MadamaB: You also mention that even in corporations that have excellent reputations for being woman-friendly, there is still a very large and unaddressed sexual harassment problem. Millions of dollars in lawsuits are paid each year to women who complain of sexual harassment. Why do you think this type of information flies under the radar?

CM: I was shocked to find that more sexual harassment suits were filed in 2006 than in 1992, the year after the Anita Hill/Clarence Thomas hearings. It’s clearly still a pervasive problem. While many companies have adopted sexual harassment policies, they do not always take the problem seriously. In the book I tell the story of Elyse who worked at a global shipping company that frequently made the lists of best places for women to work. Even at her company, only about 1 out of every ten women lasts, and one major reason is sexual harassment. When she reported a male colleague for making lewd tongue gestures, her bosses told her they were trying to develop a “team atmosphere” and suggested that she was undermining it. Even repeat offenders aren’t fired at her firm; they’re just transferred to another area. I would suggest that another reason sexual harassment flies under the radar is that settlements often include the requirement that the employee cannot disclose the terms of the settlement. That makes it easy for companies to hide the problem.

MadamaB: It is amazing to me that so many corporations refuse to take steps that will benefit them in the long run – and we as a society refuse to force them to do so. For example, it’s been shown that giving women (and men) a flexible work schedule allows for a better work-life balance, increases productivity and slows down the rate of worker turnover. You and Ted Kennedy have sponsored the Working Families Flexibility Act. Can you describe how that would work, if implemented?

CM: The Working Family Flexibility Act will give working Americans the right to request flexible work options in order to balance the demands of their jobs and home life. Under the bill, an employee may request to modify his or her hours, schedule, or work location; employees and employers will engage in an interactive process to discuss the employee’s needs and how to address them with no or minimal disruption to the employer’s business; employers who deny a request must explain the grounds for the denial; employees who make requests are protected from retaliation. It’s based on a program in England and allows employers and employees to engage in constructive dialogue over modifying where and when employees work so they can find the best solutions to the work-life challenges they face.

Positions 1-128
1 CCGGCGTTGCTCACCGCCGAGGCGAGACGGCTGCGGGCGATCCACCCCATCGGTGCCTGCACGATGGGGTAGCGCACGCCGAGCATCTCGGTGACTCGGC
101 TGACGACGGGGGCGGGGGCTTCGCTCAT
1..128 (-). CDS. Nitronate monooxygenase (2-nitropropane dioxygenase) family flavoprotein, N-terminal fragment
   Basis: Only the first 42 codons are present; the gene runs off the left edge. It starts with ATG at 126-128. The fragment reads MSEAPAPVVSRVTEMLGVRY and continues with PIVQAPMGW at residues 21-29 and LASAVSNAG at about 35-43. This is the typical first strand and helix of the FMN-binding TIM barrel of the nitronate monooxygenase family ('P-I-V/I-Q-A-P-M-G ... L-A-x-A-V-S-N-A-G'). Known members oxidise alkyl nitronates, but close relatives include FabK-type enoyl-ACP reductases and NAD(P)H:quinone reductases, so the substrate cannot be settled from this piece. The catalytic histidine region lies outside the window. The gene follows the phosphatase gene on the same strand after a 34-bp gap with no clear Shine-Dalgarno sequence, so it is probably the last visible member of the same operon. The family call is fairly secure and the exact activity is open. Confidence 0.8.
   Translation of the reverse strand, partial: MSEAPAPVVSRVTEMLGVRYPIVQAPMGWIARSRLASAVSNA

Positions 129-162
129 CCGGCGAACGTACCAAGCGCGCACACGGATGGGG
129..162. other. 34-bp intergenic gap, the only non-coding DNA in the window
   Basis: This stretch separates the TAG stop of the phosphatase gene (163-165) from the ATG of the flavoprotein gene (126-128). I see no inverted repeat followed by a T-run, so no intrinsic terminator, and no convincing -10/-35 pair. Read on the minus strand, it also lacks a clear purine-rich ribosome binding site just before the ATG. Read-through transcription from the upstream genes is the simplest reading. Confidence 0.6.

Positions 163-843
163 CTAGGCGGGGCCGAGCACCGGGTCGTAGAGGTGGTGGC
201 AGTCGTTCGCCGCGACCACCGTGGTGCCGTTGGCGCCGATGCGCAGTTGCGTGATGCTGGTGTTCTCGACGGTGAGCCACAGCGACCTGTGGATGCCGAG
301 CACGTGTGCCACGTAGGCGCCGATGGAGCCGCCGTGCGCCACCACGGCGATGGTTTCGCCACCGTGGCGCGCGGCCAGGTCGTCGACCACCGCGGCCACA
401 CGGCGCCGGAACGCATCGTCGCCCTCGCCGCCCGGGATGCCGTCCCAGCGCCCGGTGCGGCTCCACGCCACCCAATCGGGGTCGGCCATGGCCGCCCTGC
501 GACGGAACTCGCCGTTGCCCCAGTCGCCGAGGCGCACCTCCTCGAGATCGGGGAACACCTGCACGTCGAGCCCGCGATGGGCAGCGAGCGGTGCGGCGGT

To be continued….

79 Responses

  1. Interesting that you chose to do this today – I was having lunch in a restaurant in central NJ today and there were two men – obviously from NY sitting at a table not too far from us – they were talking about the Princess – boy, they obviously didn’t think she was qualified and had some not so nice things to say about Uncle Teddy. Both Andrew Cuomo and Caroline Maloney’s names came up. Clearly this is on a lot of people’s minds.

    Hopefully Gov. Patterson will be mindful of the points you’ve made in this interview! Thanks, Madamab 🙂

  2. I really could see this hard working lady be in Senator Clinton’s senate seat . She would do a great job and be an asset to New York and the country.
    She has a grasp of what needs to be done and a good idea of how to get it done.
    She is one of the women that my tag is about.



  3. Amen, HelenK! She is truly an exceptional public servant.

  4. I see my “frozen mosquito” avatar is back.
    Good I was getting attached to it.



  5. Helenk – It has a mysterious little smile on its face too, which seems very Helen-like!


  6. I like this woman a lot. I think she would make an amazing Senator, but I get the feeling Patteson wants to give the seat to either a dude, or he will be browbeated into giving it to Princess Caroline.
    Kristen Gillibrand would be great too, but I still want FRAN OR HARRIET!!!

  7. I asked for clown avatars, but the anti-clownites at WordPress discriminate.

  8. OMG, get this. In the interview Caroline Kennedy gave to the Daily News, she said “you know” 80 times. In her next interview with the NYT, she said “you know” 130 times! I wonder how the other Senators will react if she does it on the Senate floor?


  9. *pokes LI*

    I have my fingers crossed for the most qualified candidate, whoever that might be.

  10. BB,

    I don’t know, do “you know?”

  11. BB – Wow, that is so much worse than Uh-Bama!

    Has she been taking locution lessons from her kids?